The Challenges of Law Enforcement

As most of us know, what we see on TV with regards to law enforcement is largely fantasy.  There is no way a cop is going to be involved in a shooting and 20 minutes later be back on the street.

And, what they often do not depict is the multitasking required to do a normal day’s job.  Typically, the deputy must:  drive his car while avoiding the crazies on the road;  watch and listen for potential crimes;  listen to the car’s police radio to hear your call-sign or your buddies in your area to be able to back up them in a timely manner;  read and type on your car’s computer (while focusing on task #1);  all the while talking to your partner — assuming you have one (often not).

However, when you do arrive at a call, reactions must be quick and accurate.  Often these decisions must be made in milliseconds, with the outcome potentially being years of repercussions.

The following web-page video and text spells out how difficult these decisions can be.  Watch the video first and then read the text below it.  Then ask yourself if you could/would do this job.??  Especially in a professional, accurate, and safe manner.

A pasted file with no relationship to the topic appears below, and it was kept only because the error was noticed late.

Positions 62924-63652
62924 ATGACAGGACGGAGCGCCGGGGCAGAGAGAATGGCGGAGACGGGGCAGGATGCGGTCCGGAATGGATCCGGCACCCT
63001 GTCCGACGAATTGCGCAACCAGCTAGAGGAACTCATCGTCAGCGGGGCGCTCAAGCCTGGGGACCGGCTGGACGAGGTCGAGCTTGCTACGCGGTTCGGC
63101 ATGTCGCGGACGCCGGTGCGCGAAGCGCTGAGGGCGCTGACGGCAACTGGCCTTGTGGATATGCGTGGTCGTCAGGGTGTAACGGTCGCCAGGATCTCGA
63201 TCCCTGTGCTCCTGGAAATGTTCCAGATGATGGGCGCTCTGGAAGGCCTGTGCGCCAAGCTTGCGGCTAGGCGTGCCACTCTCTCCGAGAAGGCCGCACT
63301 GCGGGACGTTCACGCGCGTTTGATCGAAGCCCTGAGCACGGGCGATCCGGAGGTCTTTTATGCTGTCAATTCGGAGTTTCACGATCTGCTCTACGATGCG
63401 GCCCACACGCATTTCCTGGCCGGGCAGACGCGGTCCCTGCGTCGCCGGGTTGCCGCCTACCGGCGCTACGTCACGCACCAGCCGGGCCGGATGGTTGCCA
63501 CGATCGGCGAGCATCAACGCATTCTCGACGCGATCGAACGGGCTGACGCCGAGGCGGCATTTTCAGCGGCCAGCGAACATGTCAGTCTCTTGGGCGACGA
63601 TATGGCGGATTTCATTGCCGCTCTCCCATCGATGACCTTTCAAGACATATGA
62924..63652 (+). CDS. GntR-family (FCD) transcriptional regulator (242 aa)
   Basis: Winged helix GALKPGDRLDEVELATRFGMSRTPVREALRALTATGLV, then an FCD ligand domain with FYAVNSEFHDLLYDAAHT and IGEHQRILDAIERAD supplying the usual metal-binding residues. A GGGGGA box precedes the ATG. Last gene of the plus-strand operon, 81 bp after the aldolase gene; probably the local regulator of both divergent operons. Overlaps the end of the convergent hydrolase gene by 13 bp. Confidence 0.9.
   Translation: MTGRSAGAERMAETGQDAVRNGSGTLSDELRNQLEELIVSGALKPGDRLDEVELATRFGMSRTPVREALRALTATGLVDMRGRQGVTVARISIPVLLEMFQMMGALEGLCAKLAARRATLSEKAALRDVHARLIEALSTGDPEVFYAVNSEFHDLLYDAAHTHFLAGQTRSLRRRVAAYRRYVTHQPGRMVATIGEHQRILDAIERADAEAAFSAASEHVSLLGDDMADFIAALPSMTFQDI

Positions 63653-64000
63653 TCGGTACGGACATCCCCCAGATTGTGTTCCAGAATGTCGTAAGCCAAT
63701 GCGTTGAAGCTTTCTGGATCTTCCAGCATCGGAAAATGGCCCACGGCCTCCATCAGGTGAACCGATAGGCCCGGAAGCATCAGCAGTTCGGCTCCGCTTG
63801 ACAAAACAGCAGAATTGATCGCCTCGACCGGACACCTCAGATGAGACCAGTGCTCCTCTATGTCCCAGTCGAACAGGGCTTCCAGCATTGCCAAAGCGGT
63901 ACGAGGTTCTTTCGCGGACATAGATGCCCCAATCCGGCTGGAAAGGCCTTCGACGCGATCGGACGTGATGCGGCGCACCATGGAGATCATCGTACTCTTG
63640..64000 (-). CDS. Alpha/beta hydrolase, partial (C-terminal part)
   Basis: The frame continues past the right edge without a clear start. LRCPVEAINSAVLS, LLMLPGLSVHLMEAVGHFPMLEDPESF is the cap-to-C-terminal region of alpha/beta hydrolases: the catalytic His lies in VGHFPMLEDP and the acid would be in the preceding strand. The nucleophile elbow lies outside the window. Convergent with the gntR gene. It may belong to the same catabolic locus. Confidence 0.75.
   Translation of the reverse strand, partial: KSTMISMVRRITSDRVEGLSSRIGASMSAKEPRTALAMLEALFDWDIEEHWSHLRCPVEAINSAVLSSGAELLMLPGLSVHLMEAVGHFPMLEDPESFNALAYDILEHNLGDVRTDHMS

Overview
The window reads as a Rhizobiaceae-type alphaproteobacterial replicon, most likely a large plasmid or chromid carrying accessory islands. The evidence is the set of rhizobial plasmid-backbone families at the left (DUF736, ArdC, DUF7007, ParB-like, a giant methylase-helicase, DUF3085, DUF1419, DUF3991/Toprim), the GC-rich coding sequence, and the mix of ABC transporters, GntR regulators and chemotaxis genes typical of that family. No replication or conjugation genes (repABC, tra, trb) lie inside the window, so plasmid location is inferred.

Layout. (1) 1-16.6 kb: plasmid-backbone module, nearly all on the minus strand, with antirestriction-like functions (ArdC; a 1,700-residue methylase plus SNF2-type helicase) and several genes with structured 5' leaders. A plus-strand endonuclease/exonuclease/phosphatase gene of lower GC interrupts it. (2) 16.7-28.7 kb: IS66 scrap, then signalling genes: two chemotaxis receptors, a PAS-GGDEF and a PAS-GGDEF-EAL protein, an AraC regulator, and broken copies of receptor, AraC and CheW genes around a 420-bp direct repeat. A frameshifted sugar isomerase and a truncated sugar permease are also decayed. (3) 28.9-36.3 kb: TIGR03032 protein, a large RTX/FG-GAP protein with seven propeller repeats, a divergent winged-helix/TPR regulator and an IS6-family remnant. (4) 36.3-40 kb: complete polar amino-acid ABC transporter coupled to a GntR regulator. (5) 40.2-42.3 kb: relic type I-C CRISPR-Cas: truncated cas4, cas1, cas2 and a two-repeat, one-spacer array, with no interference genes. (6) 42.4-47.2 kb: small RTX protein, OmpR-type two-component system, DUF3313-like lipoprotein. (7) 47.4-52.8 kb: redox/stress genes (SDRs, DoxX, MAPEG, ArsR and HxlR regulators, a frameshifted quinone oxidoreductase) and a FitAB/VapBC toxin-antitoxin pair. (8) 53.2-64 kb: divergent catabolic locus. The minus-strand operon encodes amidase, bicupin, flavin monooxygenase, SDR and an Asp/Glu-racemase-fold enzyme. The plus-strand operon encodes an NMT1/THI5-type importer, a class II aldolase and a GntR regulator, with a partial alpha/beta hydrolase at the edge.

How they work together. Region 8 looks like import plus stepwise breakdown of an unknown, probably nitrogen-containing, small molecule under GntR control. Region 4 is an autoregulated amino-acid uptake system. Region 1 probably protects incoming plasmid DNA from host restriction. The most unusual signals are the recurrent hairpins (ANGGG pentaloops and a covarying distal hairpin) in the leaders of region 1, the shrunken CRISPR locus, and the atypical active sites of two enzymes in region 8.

Patrol Decisions

Officers ordered the suspect to put the assault rifle down, and that is what he did, right?  It appears he is complying and they shoot him anyway!

Watch the video again watching the suspect’s right hand as he places the rifle down with his left hand.  The action you don’t see by facing this criminal  is the suspect pulling a hidden handgun from his rear waistband with his right hand.  However the officer’s partner (standing to the rear of the suspect) sees this action and yells “Gun” before firing.  This time you should notice the suspect goes down with the handgun still in his right hand.

Now imagine how complicated shootings can be and ask yourself, the next time there is an officer involved shooting, what will I think then??

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